A chance is happening in the Atlanta Braves TV Stand – finally.
As reported for the first time the Atlanta Journal-Constitution newspaper, analyst Joe Simpson will see his television workload drastically reduced in 2019, rising to "20 or 30 televised matches", with a much higher workload important on the radio (about a hundred). Simpson will be replaced on the Braves stand by Jeff Francoeur, who is expected to play about 100 games this season. Tom Glavine will also work more games in 2019, and Chip Caray (sigh) remains the team's match-by-match announcer.
The Braves, through the team's general manager, Derek Schiller, and Fox Sports South general manager Jeff Genthner, pointed out that Simpson's many "controversial" comments (described more honestly, "stupid") played no role in Simpson's demotion.
"Absolutely not," said Genthner when asked if controversies had contributed to the change. "To emphasize this point, we did not reprimand Joe, we did not do anything to reprimand him in any way (for the comments). … He is a professional broadcaster and has expressed his personal opinion on something, but not to the extent that it would have affected his career from our point of view.
Schiller says, "I think it's only a coincidence … … If we had concerns about what he had said, we would not be as comfortable as we passed it to "Remember, he'll always be a broadcaster for the Braves – if we had reservations, hesitations about what Joe Simpson was saying at the microphone, he would not do the job we asked him to do."
Simpson himself seems surprised by the scale of the reduction, but admits that he has proposed reducing his workload on television.
"I had suggested cutting back, but my proposal was very different from theirs," Simpson said. "I was proposing perhaps to reduce to 120 game shows, hoping to replace the rest with radio. But they brought me back to 20 or 30 games on television, the rest being the radio. So it's a surprise. "
He then spoke of last year's "incidents", which included questioning the age of second-team rookie of the year, Juan Soto, and criticizing the crew's drummer's attire. Dodgers, Chase Utley.
When asked if he felt the incidents had affected the decision, Mr. Simpson replied, "I sincerely hope not." … If that was not part of their decision making process, I'm happy.
"I have a very strong protective instinct about the game, its customs, its history and its traditions, so my comments were only meant to serve as a defense mechanism of the game," Simpson said. "… One of the things I love most about the Atlanta Braves is the professionalism of the organization. They expect their players to be professional, professional looking. It's something that I really enjoy about the Atlanta Braves and have since. arrived in Atlanta (in 1992). "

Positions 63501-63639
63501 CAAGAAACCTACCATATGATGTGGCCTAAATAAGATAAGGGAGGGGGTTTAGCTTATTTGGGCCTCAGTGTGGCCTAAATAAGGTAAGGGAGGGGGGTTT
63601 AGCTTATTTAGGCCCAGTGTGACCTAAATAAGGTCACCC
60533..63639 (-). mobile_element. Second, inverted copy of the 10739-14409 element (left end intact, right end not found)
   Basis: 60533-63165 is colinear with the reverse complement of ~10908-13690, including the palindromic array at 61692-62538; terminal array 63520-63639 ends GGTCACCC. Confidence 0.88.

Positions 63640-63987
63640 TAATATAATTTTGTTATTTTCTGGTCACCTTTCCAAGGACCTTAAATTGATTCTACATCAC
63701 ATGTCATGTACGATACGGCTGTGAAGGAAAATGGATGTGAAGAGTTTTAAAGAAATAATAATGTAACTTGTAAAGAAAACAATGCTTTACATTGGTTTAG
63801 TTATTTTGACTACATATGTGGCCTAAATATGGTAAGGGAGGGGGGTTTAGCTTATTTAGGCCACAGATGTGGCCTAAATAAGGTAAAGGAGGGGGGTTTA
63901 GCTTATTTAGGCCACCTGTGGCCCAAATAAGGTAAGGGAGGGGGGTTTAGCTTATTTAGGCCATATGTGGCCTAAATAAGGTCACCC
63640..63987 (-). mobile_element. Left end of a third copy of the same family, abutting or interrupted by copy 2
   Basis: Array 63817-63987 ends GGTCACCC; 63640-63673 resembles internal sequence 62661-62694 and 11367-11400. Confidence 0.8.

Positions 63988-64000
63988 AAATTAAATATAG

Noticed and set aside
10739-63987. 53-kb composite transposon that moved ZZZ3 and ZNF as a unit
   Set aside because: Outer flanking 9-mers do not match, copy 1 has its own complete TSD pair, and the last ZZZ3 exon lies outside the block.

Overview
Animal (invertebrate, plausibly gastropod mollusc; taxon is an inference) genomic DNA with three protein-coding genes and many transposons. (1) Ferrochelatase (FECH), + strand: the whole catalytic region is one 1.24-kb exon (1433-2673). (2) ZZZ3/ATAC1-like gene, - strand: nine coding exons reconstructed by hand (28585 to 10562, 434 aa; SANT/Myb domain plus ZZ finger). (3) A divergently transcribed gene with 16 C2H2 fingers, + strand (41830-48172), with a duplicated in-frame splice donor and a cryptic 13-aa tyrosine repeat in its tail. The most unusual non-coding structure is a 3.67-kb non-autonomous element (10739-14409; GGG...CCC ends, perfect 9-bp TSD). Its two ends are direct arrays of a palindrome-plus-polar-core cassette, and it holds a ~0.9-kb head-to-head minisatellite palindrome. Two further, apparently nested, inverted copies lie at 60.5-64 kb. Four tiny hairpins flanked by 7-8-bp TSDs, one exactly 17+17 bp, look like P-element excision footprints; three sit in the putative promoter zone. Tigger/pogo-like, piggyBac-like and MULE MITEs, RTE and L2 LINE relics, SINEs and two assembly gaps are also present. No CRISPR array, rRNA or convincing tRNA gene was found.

Simpson was also not part of TBS MLB's post-season coverage this year. The Braves broadcast team finished 20th in our local MLB list of advertisers this summer, just as it has done in recent years. He has been part of Braves for almost 30 years and has worked on TBS, Peachtree TV (remember Peachtree TV, Jaded Braves fans in the late 2000s, like me), Turner South (please do not tell me recall Turner South), and now, Fox Sports South, together with the late legendary duo Skip Caray and Pete Van Wieren, the current television partner, Chip Caray, and the former TV partner and future radio Don Sutton, among others.
On Braves radio, Simpson will work in turn with Sutton, Ben Ingram and Jim Powell, who are expected to call about 100 radio games this season.
The real story should not be Simpson's demotion, but Francoeur's demotion. The former first choice of the Braves, who grew up in the Atlanta area, has received many accolades (including from me, which is rare) for his work on radio and television. Working with Caray, who seems to post his work for years, full-time, could stifle his development, but the Braves are willing to take that risk compared to the alternative of losing Francoeur from a local competitor or other. or national level.
"He's really good and if he did not sign it, he might not be available in two years," said Genthner.
"All the indicators indicate that he had an immediate and easy transition from the playground to the broadcast kiosk," Schiller said. "It's a natural talent. We are ready to begin the next phase of inaugurating the next great broadcast talent, and he is certainly ready for that. It's his time. "
Tell me as a "cautious optimist" for the new Braves show tandem. They could have done much worse by replacing Simpson, and perhaps working with a younger broadcaster like Francoeur would rejuvenate Caray, much like working with Tony Romo has rejuvenated Jim Nantz in the NFL on the CBS stand.[AJC]